It is a privilege to do our utmost to help people reach an outcome which addresses their needs and restores dignity, says John Sturrock
AS ANOTHER year dawns, it is good to reflect. How privileged many of us are: we are given opportunities to help people who face difficult and important matters. Often these have a significant impact on the lives of those affected. Each deserves to be treated with dignity. I read recently that simply respecting one another is not enough; we have an obligation actively to promote the flourishing of others and to seek their welfare.
To what extent that last proposition is universal, I leave to readers to discern. However, in my role as a mediator, I see such commitment from lawyers and others on a regular basis. Often maligned as a profession, most lawyers would probably accept the positive obligation and strive to fulfil it. That deserves to be acknowledged. At moments of crisis or uncertainty, such an obligation also serves as a restraint on excess, or as encouragement to go an extra mile.
Recently, I also came across a vision of justice described as “law with a light touch”. Rather than seeking to legislate for every situation when something goes wrong or adjudicate on every claim, this is humble recognition that no legal system can correct every alleged harm or alleviate every wrong. Legislators and judges make mistakes too. It falls to each of us to do our best to help people reach an outcome which best serves their real needs. This will sometimes require a formal decision. On many occasions, it will require us to find informal solutions. The scope for this is extensive, as every lawyer knows.
In a ten-day period last year, my work as a mediator took in a number of diverse situations which benefitted from such an approach. Most involved lawyers. Anonymised to preserve confidentiality, these situations included meetings with townspeople explaining to company executives about the effects of nearby blasting work, and sessions involving a national sports body handling a sensitive issue with one of its athletes who was not permitted to compete at the level she expected. I facilitated discussions where a bank customer explained the impact of the termination of loan funding on a family business, while the bank wrestled with recovery of a large debt.
I spent hours with a senior employee as she came to terms with damage to career and reputation for which she blamed her employers. I watched the owner of a ground-breaking national facility plead with the builder to rectify faults which threatened its future, while hearing that what happened may not have been anyone’s fault, and I listened to representatives of a national insurance broker engage with an entrepreneur who had been denied insurance recovery after her life’s project had been written off following an unexpected calamity. And there was the international company negotiating with a relatively small but passionate supplier whose company had been forced to close after a change in policy allegedly resulted in loss of much of its business.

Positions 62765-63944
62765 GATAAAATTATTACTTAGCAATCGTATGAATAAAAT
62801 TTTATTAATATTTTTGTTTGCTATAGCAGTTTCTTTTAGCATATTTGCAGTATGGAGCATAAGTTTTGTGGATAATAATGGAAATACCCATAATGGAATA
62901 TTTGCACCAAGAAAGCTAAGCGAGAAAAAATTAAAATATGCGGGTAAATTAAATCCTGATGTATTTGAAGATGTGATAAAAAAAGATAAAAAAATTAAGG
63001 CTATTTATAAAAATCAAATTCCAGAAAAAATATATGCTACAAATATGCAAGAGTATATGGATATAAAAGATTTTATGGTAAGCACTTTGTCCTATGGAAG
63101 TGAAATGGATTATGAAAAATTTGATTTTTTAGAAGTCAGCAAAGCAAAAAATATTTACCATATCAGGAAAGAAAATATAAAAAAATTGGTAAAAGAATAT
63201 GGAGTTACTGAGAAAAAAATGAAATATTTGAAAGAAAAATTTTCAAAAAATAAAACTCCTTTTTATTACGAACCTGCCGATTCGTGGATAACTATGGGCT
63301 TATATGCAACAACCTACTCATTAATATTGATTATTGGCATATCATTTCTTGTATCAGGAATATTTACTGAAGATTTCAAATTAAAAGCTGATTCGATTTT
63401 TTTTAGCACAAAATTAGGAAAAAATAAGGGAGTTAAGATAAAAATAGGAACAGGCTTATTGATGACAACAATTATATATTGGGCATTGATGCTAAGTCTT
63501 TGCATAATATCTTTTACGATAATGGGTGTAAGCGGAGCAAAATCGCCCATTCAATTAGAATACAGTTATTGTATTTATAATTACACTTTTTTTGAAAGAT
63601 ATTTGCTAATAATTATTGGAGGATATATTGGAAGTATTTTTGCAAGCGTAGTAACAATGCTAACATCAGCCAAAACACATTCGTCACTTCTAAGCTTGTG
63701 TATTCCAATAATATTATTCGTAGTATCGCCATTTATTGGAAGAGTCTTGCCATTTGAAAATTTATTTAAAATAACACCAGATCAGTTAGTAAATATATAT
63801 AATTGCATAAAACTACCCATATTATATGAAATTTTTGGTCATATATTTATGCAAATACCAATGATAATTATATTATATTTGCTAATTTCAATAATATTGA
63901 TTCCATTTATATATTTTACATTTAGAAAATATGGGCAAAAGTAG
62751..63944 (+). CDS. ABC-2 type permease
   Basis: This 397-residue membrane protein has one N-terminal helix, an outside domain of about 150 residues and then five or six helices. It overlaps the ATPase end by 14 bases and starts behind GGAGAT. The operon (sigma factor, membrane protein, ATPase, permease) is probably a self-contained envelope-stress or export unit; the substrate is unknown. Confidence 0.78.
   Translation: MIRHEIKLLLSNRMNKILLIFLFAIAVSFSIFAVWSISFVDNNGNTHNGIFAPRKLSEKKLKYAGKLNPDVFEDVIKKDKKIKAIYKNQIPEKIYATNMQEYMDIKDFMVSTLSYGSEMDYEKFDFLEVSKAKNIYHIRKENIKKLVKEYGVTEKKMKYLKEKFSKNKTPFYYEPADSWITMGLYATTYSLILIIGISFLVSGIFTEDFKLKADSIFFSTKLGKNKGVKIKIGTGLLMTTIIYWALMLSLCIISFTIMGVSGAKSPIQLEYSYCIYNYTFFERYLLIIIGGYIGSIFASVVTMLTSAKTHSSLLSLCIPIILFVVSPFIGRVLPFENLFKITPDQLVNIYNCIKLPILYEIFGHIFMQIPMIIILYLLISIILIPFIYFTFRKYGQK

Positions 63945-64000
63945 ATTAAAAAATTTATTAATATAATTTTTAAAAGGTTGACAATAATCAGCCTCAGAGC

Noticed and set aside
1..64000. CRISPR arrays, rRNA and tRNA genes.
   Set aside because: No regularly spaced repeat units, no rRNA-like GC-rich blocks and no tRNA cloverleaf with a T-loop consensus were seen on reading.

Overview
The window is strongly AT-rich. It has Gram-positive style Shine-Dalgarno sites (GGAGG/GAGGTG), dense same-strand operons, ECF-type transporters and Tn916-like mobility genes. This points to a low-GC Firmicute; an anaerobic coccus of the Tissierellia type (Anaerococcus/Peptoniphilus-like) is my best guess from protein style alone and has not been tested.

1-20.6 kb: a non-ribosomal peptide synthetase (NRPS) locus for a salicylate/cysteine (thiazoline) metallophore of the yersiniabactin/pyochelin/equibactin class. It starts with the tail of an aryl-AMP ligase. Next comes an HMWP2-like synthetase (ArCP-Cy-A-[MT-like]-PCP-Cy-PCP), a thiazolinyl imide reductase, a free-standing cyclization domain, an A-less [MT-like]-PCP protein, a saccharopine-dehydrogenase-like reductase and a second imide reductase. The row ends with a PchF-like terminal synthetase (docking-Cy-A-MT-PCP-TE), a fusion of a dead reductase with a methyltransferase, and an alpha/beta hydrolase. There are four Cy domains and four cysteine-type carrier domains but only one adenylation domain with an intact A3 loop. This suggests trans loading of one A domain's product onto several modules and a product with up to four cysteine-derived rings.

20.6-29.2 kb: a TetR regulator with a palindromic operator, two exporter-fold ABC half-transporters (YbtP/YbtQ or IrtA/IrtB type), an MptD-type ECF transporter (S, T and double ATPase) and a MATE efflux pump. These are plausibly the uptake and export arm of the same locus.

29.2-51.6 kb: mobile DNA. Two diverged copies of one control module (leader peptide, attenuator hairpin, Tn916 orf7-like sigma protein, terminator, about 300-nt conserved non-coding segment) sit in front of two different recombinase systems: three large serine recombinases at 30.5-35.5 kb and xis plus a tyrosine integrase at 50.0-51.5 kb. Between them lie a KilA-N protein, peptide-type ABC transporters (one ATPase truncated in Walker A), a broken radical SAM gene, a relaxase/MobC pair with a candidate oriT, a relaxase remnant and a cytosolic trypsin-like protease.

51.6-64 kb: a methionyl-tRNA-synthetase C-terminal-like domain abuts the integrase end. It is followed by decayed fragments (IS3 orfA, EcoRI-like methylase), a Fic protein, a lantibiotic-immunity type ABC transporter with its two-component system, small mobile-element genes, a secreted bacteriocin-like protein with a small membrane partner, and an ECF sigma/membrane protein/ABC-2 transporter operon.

What do experiences like these have in common? Each carries with it a feeling of loss, not just in money terms but in the sense of hope, dreams and expectations. There can be a sense of grievance that someone else’s actions, over which one has little or no control, have led to the loss. Hurt, anger, resentment and a (usually disproportionate) desire to requite then follow. The mere passage of time, the length it takes to get to a resolution, can be a problem in itself. By the time the talking starts, it is often “too late”…
There is a sense of helplessness, with everyone caught up in a complex system with its inefficiencies, or downright inertia, over which nobody seems to have any influence. Perhaps worst of all is the feeling of being ignored, whether inadvertently, consciously or through lack of communication. Time and again it comes back to communication. “Why did we/they not have this conversation a year ago?” Or as a senior adviser put it: “Why didn’t somebody say ages ago to these guys that they need to sort this out?”
As mediators and lawyers, we do what we do because it matters. We are helping people, including the apparently hard-nosed, to express loss, to talk about hurt, to regain control, to communicate about awkward things. We can help them understand each other, to acknowledge and apologise, to have that conversation, to rediscover humanity.
Those mediations which led to final outcomes were concluded by the parties themselves meeting together with me (usually without advisers present, but with their full consent) and reaching agreement. That demonstrates “law with a light touch” and represents a return to self-determination which seems highly desirable.
Perhaps most important of all, therefore, is that those with whom we deal can, with our help and skill, regain their autonomy and their dignity. They can flourish. Achieving that is a worthy aspiration for us all in this new year.
• John Sturrock is a mediator and chief executive of Core Solutions www.core-solutions.com